Within this unidentifiable state, I wished to reveal more of my identity than I ever had before in public. With my face always hidden, I was certain I would be able to give myself fully to my self-portraits. I wanted to enter a world in which I would feel completely uninhibited, like the guests at Venetian balls, who danced as they never had before, in their elaborate disguises. Wouldn’t it be wonderful, I thought, if I could capture my spirit dancing freely in my photographs?

Too many people already knew my face, in my life, and because of that, they mistakenly thought they knew me. My photographs, I hoped, would function as windows into vistas of myself that no one ever saw painted on my countenance. They would be glimpses into sides of me that lived beyond the superficiality of common sights, like my face. Or even common knowledge, like my name. So, along with the masks I chose a pseudonym of sorts for myself to complete the disguise, and twirled into the ballroom with wild abandon!

Monday, April 26, 2010

The Beginning

I have decided to start writing this blog today. Why today? Maybe because it is spring and a time for new beginnings. That is what it felt like when I first begun using my camera to express myself; like a new beginning in the ways I let the world see me. Allowing myself to uninhibitedly offer myself to the lens, (and the eyes beyond my lens), and reveal what had been previously hidden. Maybe not so much hidden as temporarily put to rest. Something that had been dormant woke up in me when I began taking pictures of myself. It wasn’t exactly a new side of me, but one I had lived in as a little girl.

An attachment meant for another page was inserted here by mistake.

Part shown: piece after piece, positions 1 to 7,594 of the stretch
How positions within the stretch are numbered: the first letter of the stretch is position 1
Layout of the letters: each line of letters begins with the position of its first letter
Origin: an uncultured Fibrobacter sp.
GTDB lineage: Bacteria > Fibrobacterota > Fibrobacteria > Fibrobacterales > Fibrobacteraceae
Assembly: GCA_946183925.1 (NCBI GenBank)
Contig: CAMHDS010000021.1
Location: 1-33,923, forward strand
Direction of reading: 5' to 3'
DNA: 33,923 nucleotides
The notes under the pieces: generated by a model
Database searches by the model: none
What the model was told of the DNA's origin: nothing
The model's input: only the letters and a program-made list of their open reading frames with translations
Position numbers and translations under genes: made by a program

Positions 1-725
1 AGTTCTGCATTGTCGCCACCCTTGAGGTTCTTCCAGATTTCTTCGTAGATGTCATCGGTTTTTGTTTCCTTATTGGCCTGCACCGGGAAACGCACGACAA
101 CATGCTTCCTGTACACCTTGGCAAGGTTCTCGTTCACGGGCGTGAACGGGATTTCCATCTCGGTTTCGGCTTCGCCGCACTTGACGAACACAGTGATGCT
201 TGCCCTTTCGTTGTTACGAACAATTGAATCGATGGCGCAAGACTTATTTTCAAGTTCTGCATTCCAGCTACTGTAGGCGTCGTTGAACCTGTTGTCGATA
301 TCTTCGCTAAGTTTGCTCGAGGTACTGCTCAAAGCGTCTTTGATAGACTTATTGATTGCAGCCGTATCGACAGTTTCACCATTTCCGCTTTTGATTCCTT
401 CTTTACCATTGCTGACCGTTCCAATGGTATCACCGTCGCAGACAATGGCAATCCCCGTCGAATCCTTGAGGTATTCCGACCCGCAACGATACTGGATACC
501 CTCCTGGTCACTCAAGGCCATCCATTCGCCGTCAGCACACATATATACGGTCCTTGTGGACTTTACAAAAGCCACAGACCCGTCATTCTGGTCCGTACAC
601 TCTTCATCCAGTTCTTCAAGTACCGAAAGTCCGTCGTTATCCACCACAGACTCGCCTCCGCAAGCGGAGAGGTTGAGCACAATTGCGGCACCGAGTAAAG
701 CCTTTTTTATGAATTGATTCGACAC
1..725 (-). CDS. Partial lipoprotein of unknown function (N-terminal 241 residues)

My parents told me many times that I was born an artist. That I used to decorate their walls with life size, colorful murals of myself: self portraits that, perhaps, seemed to scream “I am alive, I exist, look at me!”. I made a habit out of doing this when we would move from one place to the next. I would leave my art on the walls, as evidence that this place had known my presence. That I had moved, and cried, and laughed, and breathed inside it’s walls, inside that space. I wanted the space to contain me even after my physical self had exited it. I think it was my way of reaching for immortality.

As a child I wished to leave permanent traces of my identity. Not little carvings of my name on wooden banisters, or trees in the back yard, but large, vivid portraits of my activities, my feelings, my thoughts. Somehow, I needed others to know. To know about me. Not just the pretty parts but the dark ones as well. And my messages were delivered in poems or stories, paintings or drawings, dances or plays, pieces I made up on the piano and played with great feeling. Ever since I can remember I have suffered from an overwhelming urge to express myself, and share my expressions with others. I believe I longed for some kind of dialogue with the observers. I wanted to know how my art affected them, if it even affected them at all, and for how long. I was a very precocious child.

Today these expressions of mine have found a way out of me via the lens of my camera. This blog will be my attempt to share my journey into photography, as a means to both conceal and reveal my identity, with whomsoever wishes to follow it. I hope this means you.